CrowdFlower is a crowdsourcing platform that was initiated in 2007 by Lukas Biewald.  Recently, it has been ranked as one of the best crowdsourcing services and is a great solution to large projects requiring a considerable workforce.  Crowdsourcing is defined as “the practice of obtaining needed services, ideas, or content by soliciting contributions from a large group of people and especially from the online community rather than from traditional employees or suppliers.”  CrowdFlower does just this.  It takes projects containing a wealth of information and breaks them down into manageable tasks that are them distributed around the globe to the various subscribers.  The information these contributors provide are then analyzed and revealed.

The large-scale platform not only provides reliable information but also allows projects to be completed at a fast pace.  One way in which the quality of the information is assessed is through gold stand units which are questions clients must answer and get correct in order to initially participate in the platform.  Also, many contributors examine each data point in order to ensure accurate results.  CrowdFlower products have the ability to categorize products into categories, quickly obtain access to relevant online information, convert handwritten information into digital data, and create quality website content.  The platform is essential for eCommerce companies, online media companies, data providers, brand managers, etc.

As discussed in class, CrowdFlower was able to use text messaging services after the Haiti earthquake to help individuals with whatever they needed.  It has also helped with the 2010 Pakistan flood and the refugees in Kenya.  In fact, recently CrowdFlower was used to identify drug resistant TB cells.  A group of highly qualified contributors were asked to mark and identify each cell from the cortex slides — a 3 month job made possible in 3 days through CrowdFlower.  In this way, by using a crowdsourcing method, CrowdFlower has been able to make a major impact.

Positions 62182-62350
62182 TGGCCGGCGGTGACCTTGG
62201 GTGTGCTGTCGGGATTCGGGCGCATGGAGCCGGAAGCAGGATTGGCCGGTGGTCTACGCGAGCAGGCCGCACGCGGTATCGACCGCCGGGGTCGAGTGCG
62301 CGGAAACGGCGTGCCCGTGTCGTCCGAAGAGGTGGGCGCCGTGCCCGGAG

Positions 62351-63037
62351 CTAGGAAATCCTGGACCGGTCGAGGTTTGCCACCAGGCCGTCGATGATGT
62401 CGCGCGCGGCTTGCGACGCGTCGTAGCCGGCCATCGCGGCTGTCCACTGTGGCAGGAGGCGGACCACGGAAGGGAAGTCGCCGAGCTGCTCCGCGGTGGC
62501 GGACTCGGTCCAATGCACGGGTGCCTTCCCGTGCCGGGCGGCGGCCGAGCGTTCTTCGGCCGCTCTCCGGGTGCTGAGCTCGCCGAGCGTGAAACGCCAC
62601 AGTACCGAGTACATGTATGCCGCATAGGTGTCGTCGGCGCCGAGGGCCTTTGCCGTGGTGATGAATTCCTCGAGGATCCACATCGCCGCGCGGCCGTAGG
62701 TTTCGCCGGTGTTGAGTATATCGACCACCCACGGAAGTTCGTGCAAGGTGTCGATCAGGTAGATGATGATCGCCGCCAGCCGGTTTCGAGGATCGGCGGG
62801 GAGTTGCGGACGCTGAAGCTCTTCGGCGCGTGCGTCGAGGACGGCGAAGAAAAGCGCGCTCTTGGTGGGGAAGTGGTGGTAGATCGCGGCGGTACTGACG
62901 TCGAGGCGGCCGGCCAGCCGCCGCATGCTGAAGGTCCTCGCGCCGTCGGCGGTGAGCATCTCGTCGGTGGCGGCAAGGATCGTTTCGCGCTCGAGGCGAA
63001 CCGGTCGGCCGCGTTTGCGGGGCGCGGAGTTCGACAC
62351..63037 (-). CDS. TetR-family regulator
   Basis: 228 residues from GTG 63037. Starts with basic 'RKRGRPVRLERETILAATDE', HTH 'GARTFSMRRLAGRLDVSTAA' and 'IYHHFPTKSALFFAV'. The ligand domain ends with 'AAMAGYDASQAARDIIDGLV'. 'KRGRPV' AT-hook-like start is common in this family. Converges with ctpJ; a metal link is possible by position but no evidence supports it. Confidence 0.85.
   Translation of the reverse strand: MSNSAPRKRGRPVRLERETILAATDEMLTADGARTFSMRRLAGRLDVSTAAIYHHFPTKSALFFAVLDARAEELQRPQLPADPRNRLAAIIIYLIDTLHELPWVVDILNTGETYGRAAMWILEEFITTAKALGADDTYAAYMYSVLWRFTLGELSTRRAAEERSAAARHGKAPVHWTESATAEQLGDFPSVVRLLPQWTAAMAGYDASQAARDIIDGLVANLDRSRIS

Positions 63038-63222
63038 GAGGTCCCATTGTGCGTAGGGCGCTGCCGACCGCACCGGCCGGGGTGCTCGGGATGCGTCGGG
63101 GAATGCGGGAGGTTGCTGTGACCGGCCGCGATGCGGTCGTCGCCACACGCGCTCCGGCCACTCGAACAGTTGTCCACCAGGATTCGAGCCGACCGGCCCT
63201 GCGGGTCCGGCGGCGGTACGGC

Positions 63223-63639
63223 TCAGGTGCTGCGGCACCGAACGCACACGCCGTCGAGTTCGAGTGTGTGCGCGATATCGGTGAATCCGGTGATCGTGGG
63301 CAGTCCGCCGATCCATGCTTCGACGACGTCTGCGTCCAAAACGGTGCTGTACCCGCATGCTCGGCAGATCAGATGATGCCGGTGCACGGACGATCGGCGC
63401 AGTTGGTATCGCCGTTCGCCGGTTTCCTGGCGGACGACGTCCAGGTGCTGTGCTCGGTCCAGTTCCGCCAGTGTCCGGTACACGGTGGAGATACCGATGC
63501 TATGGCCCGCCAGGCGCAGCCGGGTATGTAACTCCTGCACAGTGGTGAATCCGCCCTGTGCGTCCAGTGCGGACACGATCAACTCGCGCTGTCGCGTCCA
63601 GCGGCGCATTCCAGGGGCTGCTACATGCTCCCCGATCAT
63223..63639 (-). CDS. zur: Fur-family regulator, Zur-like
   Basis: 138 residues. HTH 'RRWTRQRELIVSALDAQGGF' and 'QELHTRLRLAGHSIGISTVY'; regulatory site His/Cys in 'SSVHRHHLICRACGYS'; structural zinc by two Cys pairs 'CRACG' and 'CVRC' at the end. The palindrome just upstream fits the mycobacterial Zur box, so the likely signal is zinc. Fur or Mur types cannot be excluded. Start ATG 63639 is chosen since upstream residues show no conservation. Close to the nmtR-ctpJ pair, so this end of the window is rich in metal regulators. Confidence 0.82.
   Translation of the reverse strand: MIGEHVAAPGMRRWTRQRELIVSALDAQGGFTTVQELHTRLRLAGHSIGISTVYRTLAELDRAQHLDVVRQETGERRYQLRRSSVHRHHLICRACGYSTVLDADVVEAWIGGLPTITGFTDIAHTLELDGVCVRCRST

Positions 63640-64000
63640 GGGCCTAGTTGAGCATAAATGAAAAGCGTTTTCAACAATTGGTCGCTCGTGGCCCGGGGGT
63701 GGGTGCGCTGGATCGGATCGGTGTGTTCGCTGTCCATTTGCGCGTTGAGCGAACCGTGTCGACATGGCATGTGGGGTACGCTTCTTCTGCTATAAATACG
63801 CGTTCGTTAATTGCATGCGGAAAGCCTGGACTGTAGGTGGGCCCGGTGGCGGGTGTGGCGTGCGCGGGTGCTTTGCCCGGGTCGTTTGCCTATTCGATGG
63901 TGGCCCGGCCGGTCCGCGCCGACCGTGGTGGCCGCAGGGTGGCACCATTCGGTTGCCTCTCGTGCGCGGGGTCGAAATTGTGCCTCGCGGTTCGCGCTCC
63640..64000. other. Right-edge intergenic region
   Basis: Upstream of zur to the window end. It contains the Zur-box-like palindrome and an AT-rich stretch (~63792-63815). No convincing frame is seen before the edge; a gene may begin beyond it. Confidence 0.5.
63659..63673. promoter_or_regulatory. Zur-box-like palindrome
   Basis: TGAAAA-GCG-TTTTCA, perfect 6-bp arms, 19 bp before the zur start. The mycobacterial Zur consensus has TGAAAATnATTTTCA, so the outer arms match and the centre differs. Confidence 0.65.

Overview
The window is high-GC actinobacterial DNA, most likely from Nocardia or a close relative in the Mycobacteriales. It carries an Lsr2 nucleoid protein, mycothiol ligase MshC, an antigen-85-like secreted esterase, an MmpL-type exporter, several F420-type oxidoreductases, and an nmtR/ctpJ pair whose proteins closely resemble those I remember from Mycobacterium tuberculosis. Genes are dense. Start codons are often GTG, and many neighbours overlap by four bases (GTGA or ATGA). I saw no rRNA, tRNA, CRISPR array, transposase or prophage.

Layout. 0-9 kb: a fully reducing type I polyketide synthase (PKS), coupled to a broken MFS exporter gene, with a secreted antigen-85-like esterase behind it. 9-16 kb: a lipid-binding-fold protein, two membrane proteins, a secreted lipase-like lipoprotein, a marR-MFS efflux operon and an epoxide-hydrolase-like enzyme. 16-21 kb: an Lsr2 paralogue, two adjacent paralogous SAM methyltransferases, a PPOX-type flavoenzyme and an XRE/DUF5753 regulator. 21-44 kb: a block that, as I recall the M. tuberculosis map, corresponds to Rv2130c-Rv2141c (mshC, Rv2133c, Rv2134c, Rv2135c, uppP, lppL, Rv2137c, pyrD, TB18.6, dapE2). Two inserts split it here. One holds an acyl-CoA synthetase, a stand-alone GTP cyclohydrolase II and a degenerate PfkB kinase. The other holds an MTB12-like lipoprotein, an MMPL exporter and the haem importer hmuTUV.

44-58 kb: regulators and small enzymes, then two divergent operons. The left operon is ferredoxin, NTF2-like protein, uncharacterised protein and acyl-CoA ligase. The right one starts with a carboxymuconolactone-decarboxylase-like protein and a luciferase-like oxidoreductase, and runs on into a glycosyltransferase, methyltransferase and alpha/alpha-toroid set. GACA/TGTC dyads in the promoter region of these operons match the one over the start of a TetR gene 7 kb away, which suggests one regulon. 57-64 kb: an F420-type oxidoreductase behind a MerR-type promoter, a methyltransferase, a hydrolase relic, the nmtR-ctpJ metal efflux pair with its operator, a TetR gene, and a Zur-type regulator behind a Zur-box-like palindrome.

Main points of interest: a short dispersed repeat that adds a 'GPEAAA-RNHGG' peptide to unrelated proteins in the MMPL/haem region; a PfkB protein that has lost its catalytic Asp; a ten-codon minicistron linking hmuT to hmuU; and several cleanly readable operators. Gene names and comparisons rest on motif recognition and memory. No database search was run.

One response to “CrowdFlower

  • rbain1

    This sounds like an advanced version of Wikipedia! Most websites test to make sure that you are human. But this one tests to make sure that you are a human smart enough to share your knowledge and participate in int the network. How’s THAT for a reliable source? It also sounds like this program is more statistically focused, and in the business realm, which I like. Sharing is caring, and any way to improve the quality of the two, especially in a professional manner, seems like a great idea. I’d just be curious to see how many companies use it and the kinds of problems they’ve found with its legitimacy and use.

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